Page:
Contractors on Honolulu public works projects over $2 million must use union labor under a new agreement signed by Mayor Kirk Caldwell on Wednesday.

The community workforce agreement says that if a nonunion shop wins a city bid, they must hire union workers. Nonunion shops can select up to seven of their own “core” employees. However, the company would need to hire one union worker for every nonunion worker, and those nonunion workers need to pay union dues.

The agreement, also called a project labor agreement, prohibits strikes, requires arbitration for disputes, and promotes apprenticeships and the hiring of veterans.

Caldwell said the deal is a first of its kind in the state and will ensure large city projects are done by qualified personnel and on time.

“The benefit falls to the people of the City and County of Honolulu because you have people who know what they’re doing, (are) well-trained and they’re following all the protocols,” he said.

Mayor Kirk Caldwell, flanked by union leaders, signed an agreement that ensures organized labor works on large public works projects. Christina Jedra/Civil Beat/2020

Honolulu negotiated the agreement with Nathaniel Kinney, executive director of the Hawaii Construction Alliance; Gino Soquena, executive director of the Hawaii Building and Construction Trades Council; and the groups’ affiliated unions.

“Today is a great day for Honolulu and a great day for organized labor,” said Wayne Kaululaau of Hawaii Teamsters Local 996. “As we move forward, public works projects will be performed by workers who are well-trained and receive continuous education to perform their job in a safe and efficient manner. These workers are often paid decent wages, great benefits and excellent pensions.”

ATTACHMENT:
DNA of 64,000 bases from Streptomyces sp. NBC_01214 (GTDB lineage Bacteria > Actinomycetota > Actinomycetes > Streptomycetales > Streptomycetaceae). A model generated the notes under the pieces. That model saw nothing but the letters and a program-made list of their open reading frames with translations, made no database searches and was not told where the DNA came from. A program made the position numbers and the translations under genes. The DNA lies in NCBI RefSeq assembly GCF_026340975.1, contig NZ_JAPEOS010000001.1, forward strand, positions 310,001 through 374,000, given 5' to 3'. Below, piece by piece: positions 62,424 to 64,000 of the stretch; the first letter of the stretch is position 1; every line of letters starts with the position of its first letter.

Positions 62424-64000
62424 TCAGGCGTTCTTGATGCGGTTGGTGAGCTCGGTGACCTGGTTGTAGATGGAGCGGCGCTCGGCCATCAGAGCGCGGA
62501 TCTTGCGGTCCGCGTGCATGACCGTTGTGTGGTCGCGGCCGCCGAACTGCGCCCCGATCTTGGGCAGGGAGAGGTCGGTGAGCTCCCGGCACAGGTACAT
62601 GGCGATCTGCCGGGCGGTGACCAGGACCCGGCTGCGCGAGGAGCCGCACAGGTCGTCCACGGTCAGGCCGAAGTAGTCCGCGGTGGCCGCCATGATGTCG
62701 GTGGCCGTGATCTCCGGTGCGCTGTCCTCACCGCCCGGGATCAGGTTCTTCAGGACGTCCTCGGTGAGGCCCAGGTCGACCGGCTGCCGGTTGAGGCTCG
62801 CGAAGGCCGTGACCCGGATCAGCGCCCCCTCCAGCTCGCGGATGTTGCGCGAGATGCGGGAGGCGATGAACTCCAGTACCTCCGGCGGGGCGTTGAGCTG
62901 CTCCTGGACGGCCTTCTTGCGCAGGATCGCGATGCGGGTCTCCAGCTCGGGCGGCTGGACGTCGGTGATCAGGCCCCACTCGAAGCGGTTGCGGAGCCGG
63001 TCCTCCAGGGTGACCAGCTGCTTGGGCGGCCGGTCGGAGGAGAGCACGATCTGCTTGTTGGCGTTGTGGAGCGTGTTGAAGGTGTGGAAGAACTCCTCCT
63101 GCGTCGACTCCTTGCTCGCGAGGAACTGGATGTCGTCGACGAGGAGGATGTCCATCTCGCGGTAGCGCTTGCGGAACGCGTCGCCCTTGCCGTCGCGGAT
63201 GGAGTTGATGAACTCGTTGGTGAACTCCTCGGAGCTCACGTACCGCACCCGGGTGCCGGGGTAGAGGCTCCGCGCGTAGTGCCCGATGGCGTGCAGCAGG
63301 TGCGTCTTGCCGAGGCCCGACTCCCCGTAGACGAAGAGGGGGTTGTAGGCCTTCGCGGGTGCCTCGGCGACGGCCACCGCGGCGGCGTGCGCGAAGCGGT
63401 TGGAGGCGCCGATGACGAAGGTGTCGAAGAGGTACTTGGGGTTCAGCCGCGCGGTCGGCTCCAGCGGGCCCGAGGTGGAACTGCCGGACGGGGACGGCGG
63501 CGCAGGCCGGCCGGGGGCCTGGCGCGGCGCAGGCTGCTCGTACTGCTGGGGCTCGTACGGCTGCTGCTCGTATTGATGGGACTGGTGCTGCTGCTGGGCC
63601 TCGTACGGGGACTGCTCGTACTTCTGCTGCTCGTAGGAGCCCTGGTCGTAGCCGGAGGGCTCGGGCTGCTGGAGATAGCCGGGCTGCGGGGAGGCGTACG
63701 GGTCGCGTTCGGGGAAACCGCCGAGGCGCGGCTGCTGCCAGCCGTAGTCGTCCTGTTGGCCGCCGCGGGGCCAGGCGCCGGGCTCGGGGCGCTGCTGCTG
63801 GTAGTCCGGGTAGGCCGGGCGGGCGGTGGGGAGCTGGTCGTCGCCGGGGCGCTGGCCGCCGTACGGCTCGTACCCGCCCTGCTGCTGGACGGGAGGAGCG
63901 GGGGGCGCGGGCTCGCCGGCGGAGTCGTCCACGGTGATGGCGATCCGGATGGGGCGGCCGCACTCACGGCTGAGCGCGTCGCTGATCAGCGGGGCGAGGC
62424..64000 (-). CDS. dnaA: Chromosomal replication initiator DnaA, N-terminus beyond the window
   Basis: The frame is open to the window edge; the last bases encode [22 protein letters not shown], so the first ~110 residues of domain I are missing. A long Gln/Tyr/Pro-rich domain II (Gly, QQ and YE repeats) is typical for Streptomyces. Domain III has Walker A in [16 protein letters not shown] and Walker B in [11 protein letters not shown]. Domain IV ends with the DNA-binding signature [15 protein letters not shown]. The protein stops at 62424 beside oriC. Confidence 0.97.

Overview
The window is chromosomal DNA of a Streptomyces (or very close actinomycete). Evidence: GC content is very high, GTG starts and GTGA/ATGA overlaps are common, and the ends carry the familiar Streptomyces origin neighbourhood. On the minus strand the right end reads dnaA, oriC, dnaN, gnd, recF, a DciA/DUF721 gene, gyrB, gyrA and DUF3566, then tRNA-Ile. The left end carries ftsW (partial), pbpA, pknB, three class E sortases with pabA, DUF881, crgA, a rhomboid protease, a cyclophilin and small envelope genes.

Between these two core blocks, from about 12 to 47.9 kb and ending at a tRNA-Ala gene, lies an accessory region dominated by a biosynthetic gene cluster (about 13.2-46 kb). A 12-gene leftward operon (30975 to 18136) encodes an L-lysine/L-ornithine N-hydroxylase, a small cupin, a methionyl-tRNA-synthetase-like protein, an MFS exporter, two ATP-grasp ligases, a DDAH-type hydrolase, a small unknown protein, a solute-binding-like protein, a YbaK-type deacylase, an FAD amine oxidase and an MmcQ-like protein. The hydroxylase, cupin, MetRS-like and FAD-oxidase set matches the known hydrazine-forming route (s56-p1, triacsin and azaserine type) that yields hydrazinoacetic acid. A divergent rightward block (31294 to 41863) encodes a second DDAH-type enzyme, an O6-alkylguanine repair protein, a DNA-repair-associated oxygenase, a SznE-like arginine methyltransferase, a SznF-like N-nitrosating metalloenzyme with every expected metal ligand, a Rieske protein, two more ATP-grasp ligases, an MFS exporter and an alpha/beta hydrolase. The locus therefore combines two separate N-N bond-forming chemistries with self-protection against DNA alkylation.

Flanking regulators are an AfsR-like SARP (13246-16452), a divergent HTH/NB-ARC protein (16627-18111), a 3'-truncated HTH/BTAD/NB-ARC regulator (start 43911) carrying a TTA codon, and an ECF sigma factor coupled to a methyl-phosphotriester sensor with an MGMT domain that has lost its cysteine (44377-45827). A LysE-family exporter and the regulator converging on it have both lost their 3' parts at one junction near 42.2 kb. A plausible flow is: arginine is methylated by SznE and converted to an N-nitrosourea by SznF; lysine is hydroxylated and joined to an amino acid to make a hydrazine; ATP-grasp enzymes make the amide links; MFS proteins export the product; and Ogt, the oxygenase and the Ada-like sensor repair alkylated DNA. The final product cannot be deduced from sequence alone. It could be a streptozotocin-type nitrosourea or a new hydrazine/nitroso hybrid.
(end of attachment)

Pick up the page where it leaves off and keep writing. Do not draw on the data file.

The agreement was made possible by legislation introduced by Councilman Joey Manahan. It was fiercely opposed by non-union companies and trade groups, even after the threshold was raised from $250,000 to $2 million.

Two-thirds of Hawaii’s approximately 4,500 licensed contractors are non-union, according to the Hawaii chapter of Associated Builders & Contractors, a trade organization.

Even though the agreement says the city can’t discriminate against nonunion labor, it essentially shuts them out, according to Jeffrey Durham, president of ABC’s Hawaii chapter. Nonunion workers would have to pay union dues without getting full union benefits, he said.

And limiting competition will only raise costs for taxpayers, Durham said.

“This is taxpayer money,” he said. “It should be a fair and level playing field for everyone.” 

Durham said the city’s stated reasons for supporting the agreement are flawed. Non-union companies pay their employees the same wages as union companies on public works jobs – the prevailing wage required by state law, he said. And 80% of their workers are already required to be local.

Manahan said he backed the idea because unions stand between workers and “unscrupulous” employers.

“I really believe in what unions do,” he said.

Help power our public service journalism

As a local newsroom, Civil Beat has a unique public service role in times of crisis.

That’s why we’re committed to a paywall-free website and subscription-free content, so we can get vital information out to everyone, from all communities.

We are deploying a significant amount of our resources to covering the Maui fires, and your support ensures that we can pivot when these types of emergencies arise.

Make a gift to Civil Beat today and help power our nonprofit newsroom.

About the Author